Has Banksy’s prank revealed the value of creativity in business?

By Clare Cavanagh, Reuters Community

A couple of weeks ago, the world watched in awe as Banksy’s most famous picture Girl with Balloon was shredded as the hammer went down at Sotheby’s London. It was sold for £1.4million.

Following the prank, it has now been renamed Love is in the Bin. According to Reuters, the anonymous female collector who now owns it said, “Gradually I began to realise that I would end up with my own piece of art history.”  

And she’s right. Because a damaged piece of art that caused shock across every face in that room, and everyone that saw it in the media around the world, has suddenly increased in value due to Banksy’s creative idea that goes beyond his graffiti talent.  

What is it about the Bristol-born Banksy that makes him so popular?  

His provocative stencilled artwork was first noticed in the late 1990s.  Over the last twenty years, he has created engaging artworks which have had their own series, from ‘Brandalism’ to urban exhibitions to celebrity buyers.  

It remains illegal for his spray-painted images to be created, but they are still cultivating interest all over the world. His own identity remains a mystery. So after two decades of him revealing his work, how do his alternative creative methods continue to draw so much attention?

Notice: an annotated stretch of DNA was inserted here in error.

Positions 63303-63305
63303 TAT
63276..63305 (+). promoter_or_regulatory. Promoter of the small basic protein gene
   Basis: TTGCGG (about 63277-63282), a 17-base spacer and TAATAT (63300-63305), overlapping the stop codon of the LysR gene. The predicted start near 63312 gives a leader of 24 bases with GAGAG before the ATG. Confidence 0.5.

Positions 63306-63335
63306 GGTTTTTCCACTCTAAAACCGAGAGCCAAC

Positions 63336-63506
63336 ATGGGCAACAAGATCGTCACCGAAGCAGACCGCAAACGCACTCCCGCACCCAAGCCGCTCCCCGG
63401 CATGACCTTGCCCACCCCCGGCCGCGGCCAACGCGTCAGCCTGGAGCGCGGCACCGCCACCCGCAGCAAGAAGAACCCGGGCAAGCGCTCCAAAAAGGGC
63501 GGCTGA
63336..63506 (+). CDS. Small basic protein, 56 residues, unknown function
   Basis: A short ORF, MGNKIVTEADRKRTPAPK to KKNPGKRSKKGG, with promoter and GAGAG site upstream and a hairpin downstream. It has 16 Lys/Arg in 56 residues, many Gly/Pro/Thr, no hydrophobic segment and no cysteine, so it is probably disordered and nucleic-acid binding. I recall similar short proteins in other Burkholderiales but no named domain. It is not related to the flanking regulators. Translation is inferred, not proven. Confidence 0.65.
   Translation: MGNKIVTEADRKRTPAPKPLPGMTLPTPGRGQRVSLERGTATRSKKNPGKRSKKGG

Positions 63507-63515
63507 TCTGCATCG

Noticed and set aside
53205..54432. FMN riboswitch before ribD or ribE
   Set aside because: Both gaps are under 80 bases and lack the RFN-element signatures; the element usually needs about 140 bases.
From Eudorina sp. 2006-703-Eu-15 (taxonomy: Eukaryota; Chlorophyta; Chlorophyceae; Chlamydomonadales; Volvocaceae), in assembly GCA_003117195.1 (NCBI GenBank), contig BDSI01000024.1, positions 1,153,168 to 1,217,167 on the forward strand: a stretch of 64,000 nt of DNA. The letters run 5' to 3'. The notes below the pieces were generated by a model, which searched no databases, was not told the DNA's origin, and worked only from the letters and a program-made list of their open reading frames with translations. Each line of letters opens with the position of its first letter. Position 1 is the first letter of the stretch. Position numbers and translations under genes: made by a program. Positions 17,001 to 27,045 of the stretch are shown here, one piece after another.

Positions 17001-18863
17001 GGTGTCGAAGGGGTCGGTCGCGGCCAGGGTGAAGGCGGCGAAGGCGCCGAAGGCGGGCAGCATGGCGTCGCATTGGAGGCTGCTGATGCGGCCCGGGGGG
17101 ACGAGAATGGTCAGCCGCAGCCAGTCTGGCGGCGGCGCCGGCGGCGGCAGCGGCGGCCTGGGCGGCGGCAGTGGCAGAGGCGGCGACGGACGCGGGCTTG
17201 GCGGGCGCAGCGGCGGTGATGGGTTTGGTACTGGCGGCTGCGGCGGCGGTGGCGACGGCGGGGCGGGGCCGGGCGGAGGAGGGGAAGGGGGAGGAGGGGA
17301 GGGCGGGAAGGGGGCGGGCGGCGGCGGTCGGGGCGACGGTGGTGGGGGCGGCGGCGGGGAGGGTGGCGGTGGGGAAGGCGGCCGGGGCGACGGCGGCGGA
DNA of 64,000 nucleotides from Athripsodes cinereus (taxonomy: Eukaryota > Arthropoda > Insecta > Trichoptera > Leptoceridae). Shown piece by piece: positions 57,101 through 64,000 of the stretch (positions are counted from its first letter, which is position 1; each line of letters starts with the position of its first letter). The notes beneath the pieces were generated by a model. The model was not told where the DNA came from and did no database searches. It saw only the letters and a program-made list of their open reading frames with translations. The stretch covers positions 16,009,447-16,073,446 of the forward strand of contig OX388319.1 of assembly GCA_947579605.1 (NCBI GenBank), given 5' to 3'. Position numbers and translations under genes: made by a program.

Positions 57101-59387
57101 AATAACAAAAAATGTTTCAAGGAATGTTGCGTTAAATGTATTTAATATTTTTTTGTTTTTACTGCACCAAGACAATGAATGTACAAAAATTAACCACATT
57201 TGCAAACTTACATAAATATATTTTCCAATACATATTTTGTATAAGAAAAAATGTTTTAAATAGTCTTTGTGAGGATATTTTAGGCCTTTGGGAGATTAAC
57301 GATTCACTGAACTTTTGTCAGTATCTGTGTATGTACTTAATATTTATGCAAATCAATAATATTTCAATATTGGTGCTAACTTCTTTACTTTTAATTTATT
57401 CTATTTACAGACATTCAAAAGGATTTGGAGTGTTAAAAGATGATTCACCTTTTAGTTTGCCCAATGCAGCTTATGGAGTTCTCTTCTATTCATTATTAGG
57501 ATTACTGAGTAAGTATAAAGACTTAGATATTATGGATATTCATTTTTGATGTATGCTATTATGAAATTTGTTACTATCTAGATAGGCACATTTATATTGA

In contrast, well-established companies that have relied on traditional methods have already received commendation of their own. They maintain key values in providing recognisable and reliable content and this is important.

But in order to move forward, perhaps it is worth trying to look outside the safe, habitual business box. What would happen if they dared to explore more unconventional methods and challenge those traditional ways of thinking?

Over the last year, we have seen big risks which have prompted big results. Since Nike made the controversial choice to feature Colin Kaepernick, the former NFL quarterback who took a knee during the national anthem in 2016 which started a movement against racial inequality and received much criticism,Nike’s market value has raised by $6 billion.

In a Guardian article last year, it shows similar brave choices that have been made in the publishing industry and have served to diversify and increase their reader bases.

All businesses succeed by maintaining a clear sense of who they are and what they stand for. While the world is changing and constantly moving forward, today is an opportunity for businesses to push boundaries and make bold, creative choices in adapting and promoting their own identities.

Like art, it’s impossible to please everyone but causing a stir which is enticing and thought-provoking will always elicit mystery and curiosity in audiences.

What are your plans for International Artist Day? Be creative, be bold, be brave!

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